“It is imperative [for pet food manufacturers] to evaluate the system and supplier who can not only provide the complete integrated system to ensure end product quality, but can also provide expertise and engineered designs which emphasize food safety according to the latest regulations and cleanability in design,” said Nowak and Beecher. “The ability to minimize any risk of contamination, as well as minimize downtime for cleaning and product changeover by including proper design techniques in the extruder and material handling equipment can make a huge difference in the process, product safety and overall process efficiency.”
As the pet food industry continues to evolve, efficiency and attention will be vital to ensuring that innovative, safe pet foods continue to find their way on to pet store shelves—and into consumers’ hands. "The key to reacting and coming on line with new processes is speed," said Rokey. "Quicker recognition of a need, faster development of a solution to meet that need, efficient manufacturing and installation of the resulting process equipment, and shorter start-up time to commercial production."
Extrusion education and research in the pet food industry
Bühler Aeroglide’s food safety team is involved in One Voice, a solutions group comprised of equipment manufacturers and processors working to advance the hygienic design of equipment for low moisture foods. Company Food Safety Manager Steve Blackowiak is working with the industry to explain how established collaboration parameters can be used to assess risks related to low-moisture foods, cleaning methods for both wet and dry, as well as the surface type for both food contact and non-food contact areas. He’s also promoting collaboration—partnering with companies like Big Heart—to show how original equipment manufacturers and consumer packaged goods companies can achieve results by adopting new guidelines that offer a uniform approach to non-proprietary sanitary equipment designs that meet a base food safety requirement.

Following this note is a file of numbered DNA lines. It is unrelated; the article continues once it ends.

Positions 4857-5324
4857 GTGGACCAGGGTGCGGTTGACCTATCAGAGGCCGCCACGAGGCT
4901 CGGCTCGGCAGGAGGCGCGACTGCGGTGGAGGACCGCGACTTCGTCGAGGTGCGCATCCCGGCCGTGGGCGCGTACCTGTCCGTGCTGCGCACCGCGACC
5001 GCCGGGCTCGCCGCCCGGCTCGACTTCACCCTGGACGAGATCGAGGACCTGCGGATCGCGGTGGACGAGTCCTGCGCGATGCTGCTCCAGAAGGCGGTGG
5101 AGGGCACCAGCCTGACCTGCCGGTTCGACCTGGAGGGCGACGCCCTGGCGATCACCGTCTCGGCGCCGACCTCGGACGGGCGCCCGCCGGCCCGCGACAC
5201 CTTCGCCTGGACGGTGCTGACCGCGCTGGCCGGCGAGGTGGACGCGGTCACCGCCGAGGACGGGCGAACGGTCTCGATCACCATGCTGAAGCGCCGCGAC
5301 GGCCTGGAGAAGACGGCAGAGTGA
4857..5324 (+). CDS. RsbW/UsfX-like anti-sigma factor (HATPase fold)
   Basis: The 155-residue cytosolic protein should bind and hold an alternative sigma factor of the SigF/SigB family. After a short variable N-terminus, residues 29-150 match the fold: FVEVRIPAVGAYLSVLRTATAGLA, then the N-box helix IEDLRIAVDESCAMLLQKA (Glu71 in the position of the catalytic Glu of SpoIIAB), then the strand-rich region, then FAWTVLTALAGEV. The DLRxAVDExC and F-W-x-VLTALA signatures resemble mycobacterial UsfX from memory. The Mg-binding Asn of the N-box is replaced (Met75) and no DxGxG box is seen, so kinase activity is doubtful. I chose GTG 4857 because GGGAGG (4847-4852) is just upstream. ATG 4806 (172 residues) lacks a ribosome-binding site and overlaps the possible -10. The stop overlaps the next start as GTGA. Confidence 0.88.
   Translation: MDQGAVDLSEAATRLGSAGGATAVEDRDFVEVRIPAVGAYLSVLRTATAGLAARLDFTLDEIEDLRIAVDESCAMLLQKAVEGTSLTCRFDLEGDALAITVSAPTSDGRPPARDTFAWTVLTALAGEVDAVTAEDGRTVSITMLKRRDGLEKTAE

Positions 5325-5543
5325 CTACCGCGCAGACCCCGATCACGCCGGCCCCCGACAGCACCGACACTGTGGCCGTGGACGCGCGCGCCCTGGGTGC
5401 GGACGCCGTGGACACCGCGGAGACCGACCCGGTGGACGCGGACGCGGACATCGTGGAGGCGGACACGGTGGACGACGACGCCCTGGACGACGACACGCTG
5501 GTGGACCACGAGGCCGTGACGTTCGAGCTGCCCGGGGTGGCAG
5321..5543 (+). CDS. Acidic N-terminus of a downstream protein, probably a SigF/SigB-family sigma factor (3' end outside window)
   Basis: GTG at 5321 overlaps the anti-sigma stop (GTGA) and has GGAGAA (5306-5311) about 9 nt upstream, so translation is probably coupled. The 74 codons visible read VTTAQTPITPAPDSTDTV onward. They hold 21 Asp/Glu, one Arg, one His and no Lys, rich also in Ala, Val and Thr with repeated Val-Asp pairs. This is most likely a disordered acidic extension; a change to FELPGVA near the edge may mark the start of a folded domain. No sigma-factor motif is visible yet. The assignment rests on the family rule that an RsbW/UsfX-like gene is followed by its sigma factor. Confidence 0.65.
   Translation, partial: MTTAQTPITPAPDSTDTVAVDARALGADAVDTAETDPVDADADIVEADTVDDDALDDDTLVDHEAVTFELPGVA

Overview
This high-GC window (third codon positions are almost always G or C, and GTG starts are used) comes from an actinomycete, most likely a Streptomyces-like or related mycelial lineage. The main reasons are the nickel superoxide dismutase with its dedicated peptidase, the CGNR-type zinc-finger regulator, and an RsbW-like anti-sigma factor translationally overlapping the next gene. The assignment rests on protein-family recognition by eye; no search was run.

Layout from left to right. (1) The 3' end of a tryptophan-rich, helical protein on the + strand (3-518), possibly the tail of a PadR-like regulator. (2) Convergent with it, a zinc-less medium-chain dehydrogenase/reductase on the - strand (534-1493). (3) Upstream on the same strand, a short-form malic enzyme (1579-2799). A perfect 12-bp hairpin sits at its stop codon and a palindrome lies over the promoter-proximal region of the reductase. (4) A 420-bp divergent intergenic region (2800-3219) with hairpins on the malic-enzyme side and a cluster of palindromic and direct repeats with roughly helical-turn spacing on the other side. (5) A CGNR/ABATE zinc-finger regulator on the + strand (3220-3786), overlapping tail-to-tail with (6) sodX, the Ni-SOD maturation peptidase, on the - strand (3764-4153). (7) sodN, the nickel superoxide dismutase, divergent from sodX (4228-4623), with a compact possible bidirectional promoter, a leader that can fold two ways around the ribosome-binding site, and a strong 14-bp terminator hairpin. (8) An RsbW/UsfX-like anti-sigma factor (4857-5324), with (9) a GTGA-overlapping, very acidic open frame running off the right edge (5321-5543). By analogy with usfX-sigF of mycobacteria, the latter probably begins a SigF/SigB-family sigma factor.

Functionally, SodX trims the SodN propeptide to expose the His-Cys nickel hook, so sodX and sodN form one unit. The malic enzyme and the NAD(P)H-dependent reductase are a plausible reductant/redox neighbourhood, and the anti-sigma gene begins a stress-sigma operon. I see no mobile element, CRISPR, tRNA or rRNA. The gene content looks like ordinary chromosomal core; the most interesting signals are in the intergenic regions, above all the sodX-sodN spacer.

One Voice for Hygienic Equipment Design for Low-moisture Food: www.opxleadership.org
Coperion and Coperion K-Tron
In order to assist in bringing the newest technologies and innovations to pet food manufacturing customers, Coperion and Coperion K-Tron are planning a technical hands-on seminar in the US in 2016 which outlines in detail the extrusion and material handling of high-moisture meat substitutes in pet food manufacturing. This in depth seminar will include the same technical program as one recently held in Germany in 2015 in conjunction with the DIL – German Institute of Food Technologies. It will discuss and demonstrate many of the innovative technologies outlined above. The seminar in Germany was a great success, according to organizers, having attendees from various European and Asian countries discussing extrusion and meat analogues, in particular.
Extru-Tech is involved in 1 Solution Group, a technical assistance firm that offers food and feed research and development, process design and layout, and business management services. The group's team brings 120 years of experience in the pet food and feed industries, and focuses exclusively on those two segments of industry. "The level of focus brings unparalleled insight, knowledge and practical experience to each project and an ability to deliver solutions that improve performance while lowering costs," says the group.
The latest on pet food extrusion